|Photo courtesy of garda on flickr|
I had a moment of zen with my Arabic the other day.
I was riding in a taxi from the Old Medina to the Ville. The taxi was full and the driver and two other passengers, all men, struck up a conversation about the day's big news: a soccer match between MAS and WAF, Fes' competing professional soccer clubs. To my delight, I was able to follow along almost perfectly.
It was around the end of rush hour, so the roads were still packed. The conversation drew out along the course of our ride. After discussing the reasons MAS would win the game (which they eventually did) they shifted to talking about other teams and who they were playing and were very contentious about whether Raja, the famed Casablanca club, was to play at home or in Al-Hoceima, in northern Morocco.
The other passengers said they'd like to get out as we neared La Fiat, a prominent roundabout and landmark that marks the beginning of the Ville Nouvelle. The driver pulled off to the right, out of the stream of cars and trucks meandering around the traffic circle. The man sharing the backseat with me tried to exit from the driver's side passenger door, but the traffic too intense. We waited as he kept attempting to open his door while avoiding oncoming cars, but was unsuccessful.
Speed is a virtue highly valued in the Moroccan taxi culture. Dawdling around as you leave a cab (unless if you're an old man or woman) earns you only the scorn of the driver who is thinking about the other fares he's missing while he waits for you.
I got out and told the man, with the appropriate Moroccan Arabic mn hnna, to exit from my door, which he did. When I got back in the cab I executed another culturally appropriate maneuver: I moved to the front passenger seat, a signal to the driver that he can pick up other fares.
Up to this point, I was playing the game just right. Between my appearance, my etiquette, and my language, I had been able to seem Moroccan, or maybe just not like a Westerner. The driver confirmed this to me when, after I commented about the traffic, he launched into a lengthy and very rapid monologue of something that I didn't understand except for the hamdulillah that punctuated its conclusion. And that's when I knew I had lost it.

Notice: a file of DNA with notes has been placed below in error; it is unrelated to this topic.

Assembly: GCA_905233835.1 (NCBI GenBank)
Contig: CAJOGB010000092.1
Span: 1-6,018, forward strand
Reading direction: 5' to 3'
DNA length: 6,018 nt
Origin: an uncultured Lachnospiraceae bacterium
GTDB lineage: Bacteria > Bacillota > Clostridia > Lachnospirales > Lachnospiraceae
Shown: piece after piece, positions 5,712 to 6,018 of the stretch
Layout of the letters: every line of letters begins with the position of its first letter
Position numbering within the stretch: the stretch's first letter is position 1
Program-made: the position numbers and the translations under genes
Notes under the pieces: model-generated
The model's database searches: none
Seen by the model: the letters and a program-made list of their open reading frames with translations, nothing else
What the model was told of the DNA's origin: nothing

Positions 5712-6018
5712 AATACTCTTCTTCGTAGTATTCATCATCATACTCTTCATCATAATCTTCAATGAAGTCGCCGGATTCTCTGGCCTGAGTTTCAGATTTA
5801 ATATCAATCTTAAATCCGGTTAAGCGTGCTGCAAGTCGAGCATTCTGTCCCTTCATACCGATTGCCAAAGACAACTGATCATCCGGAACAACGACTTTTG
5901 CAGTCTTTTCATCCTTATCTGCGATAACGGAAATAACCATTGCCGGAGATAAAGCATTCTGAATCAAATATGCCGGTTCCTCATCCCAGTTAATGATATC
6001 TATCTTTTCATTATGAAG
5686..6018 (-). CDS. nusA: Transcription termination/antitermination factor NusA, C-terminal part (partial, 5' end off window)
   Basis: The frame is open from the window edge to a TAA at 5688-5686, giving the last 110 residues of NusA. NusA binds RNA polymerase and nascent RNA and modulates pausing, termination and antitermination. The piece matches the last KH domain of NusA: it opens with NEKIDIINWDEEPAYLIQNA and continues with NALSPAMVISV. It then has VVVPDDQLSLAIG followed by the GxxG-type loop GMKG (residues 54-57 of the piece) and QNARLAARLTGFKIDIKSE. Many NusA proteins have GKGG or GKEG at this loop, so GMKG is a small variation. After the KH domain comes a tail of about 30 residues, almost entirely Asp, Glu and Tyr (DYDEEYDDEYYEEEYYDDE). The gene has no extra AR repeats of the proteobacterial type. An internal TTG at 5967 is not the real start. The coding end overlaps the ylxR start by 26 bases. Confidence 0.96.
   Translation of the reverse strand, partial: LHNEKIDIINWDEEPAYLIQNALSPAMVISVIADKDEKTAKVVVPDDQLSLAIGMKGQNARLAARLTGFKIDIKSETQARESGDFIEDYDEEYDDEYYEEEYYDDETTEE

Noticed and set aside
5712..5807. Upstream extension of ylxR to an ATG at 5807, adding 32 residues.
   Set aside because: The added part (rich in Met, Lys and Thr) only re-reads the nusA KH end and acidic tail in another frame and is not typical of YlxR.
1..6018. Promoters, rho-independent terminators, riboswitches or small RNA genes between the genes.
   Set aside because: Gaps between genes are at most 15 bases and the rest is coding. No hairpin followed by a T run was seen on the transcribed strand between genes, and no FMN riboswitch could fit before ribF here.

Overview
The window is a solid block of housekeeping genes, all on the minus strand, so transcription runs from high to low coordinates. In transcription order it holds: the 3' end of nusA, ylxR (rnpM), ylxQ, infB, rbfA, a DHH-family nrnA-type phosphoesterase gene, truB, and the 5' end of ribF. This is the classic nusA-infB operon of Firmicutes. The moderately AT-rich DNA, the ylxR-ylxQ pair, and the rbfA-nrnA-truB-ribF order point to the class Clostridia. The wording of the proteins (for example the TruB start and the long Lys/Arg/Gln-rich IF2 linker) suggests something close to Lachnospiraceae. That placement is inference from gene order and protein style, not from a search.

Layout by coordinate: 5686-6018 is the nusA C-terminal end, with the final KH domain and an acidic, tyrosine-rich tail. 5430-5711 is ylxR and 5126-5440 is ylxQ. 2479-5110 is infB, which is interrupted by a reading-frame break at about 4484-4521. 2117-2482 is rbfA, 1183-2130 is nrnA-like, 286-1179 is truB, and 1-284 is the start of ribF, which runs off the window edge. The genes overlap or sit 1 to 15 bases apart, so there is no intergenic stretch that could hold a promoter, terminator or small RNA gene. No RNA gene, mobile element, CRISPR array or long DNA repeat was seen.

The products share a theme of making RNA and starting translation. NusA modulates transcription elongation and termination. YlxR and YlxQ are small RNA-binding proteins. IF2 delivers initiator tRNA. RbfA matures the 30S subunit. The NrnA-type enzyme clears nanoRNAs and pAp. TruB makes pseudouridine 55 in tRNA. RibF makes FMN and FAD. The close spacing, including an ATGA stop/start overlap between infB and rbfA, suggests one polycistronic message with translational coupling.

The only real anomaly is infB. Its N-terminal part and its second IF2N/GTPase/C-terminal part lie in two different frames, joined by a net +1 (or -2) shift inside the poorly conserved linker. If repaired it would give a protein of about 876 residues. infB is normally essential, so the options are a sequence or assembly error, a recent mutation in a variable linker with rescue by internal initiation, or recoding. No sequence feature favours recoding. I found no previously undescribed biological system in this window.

He was laughing, so I laughed, but I didn't want to respond to him. Not only did I not know what he had said, but I knew if I responded it would reveal that I'm not Moroccan and that my Arabic is not great. I wanted to savor the moment of inclusion, the delight that comes with defying the native-foreigner dichotomy.
But moments like these, if they happen, are fleeting. As hard as I may try, I'll never be Moroccan.
Assimilation is a phenomenon any student study or expatriate living abroad has to confront. To what extent to you strive to adapt to and adopt facets of the local culture? For me, assimilating to Moroccan culture draws me closer to language of the people. It's certainly possible for locals to talk freely, naturally in the presence of a foreigner, especially if they don't think he can understand what they're saying.
But in my opinion, being mistaken as a local, or being considered like one, gives you direct access to the language in a pure form. You can familiarize yourself with the subtleties and nuances of the language that go well beyond the scope of a classroom or textbook.
And so I try to be Moroccan from time to time, and I succeed every now and then, at least for a moment.